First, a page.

Omar Msham proudly displays his chicken coop. It’s about half a metre high, so he has to crouch to check on the contents – only four chickens today, since he recently sold the rest. But it’s the coop itself of which Mr. Msham is most proud. Red bricks form three of the coop’s walls and a sturdy wire mesh encloses the front. The coop was a significant investment for the farmer, but he is confident it will pay off. It was only a year ago that Mr. Msham began to raise chickens. At the time, he and his wife were struggling to feed their three children. Their two hectares of maize provided food, and one hectare of sunflower provided income, but the family ate only two meals a day. Then last year, Mr. Msham purchased some baby chicks. Some chickens were used for food. Others were sold at maturity. With this operation, Mr. Msham earns about 20,000 Tanzanian shillings (about 15 American dollars or 11 Euros) every six months. The extra food and income means that his family now eats three meals a day.
The venture was not without problems, however. Chickens running loose are vulnerable. Every six months, Mr. Msham lost four or five chickens to disease or collisions with bicycles. Other chicken farmers in his village of Kitete in the Morogoro District of eastern Tanzania had similar problems. Many have invested in raising chickens but lose part of their stock each year to injury, disease, theft, and attack by animals such as birds and cats.
The farmers shared their problems with a local radio station, Radio Maria. This radio station is working with Farm Radio International on the African Farm Radio Research Initiative, or AFRRI. Funded by the Bill and Melinda Gates Foundation, AFRRI aims to discover the most effective ways of using radio to improve food security. As part of the initiative, Radio Maria asked the farmers of Kitete village about the challenges they face. The farmers confront many issues concerning the production and marketing of crops and livestock, but Radio Maria decided to first address the problem of chicken loss.
Lilian Manyuka has volunteered with Radio Maria for more than five years. She now hosts a weekly program called “Busy Village.” Kitete’s farmers say they always find time to listen to her show on Saturday morning. It has taught them some of the details of building chicken coops, such as what dimensions a coop should be, and how many chickens can be kept in a coop.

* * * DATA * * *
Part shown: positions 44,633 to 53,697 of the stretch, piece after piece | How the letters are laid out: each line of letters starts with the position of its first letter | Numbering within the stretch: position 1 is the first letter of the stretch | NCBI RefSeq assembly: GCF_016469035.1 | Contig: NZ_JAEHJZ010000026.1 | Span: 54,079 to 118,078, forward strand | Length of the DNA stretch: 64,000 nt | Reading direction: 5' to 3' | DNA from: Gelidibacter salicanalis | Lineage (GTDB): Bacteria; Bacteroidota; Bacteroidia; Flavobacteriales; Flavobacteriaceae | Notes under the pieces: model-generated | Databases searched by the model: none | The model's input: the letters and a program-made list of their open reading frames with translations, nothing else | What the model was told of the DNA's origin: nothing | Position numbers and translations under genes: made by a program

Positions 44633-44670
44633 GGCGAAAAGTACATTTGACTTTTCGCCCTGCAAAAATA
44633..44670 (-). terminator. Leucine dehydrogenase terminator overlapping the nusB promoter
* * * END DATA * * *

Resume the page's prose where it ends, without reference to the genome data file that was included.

Mr. Msham was one of the first in Kitete to construct a chicken coop, at the cost of 50,000 Tanzania shillings (about 38 American dollars or 28 Euros). Other farmers are now building coops to protect their chickens.
Havintishi Salumu started raising livestock last year when she purchased one chicken. She now keeps about 12. It used to be difficult for Ms. Salumu to obtain meat, but now her family eats eggs twice a week and chicken twice a month. The chickens are an important source of protein for her family. Still, she is frustrated with having chickens stolen and baby chicks killed by birds.
This story demonstrates the power of radio to support farmers in their efforts to maintain household food security. If you have a story about how your radio station has helped farmers (by, for example, increasing production, reducing losses, or improving marketing), please write to FRW Editor Heather Miller at firstname.lastname@example.org.To learn more about the African Farm Radio Research Initiative, visit: http://www.farmradio.org/english/partners/afrri/.
Ms. Salumu has built the framework of a chicken coop with sticks her oldest son gathered in the forest. She plans to complete the coop within two months. Her hope is that, with fewer chickens lost, she will earn enough money to send her oldest son back to school.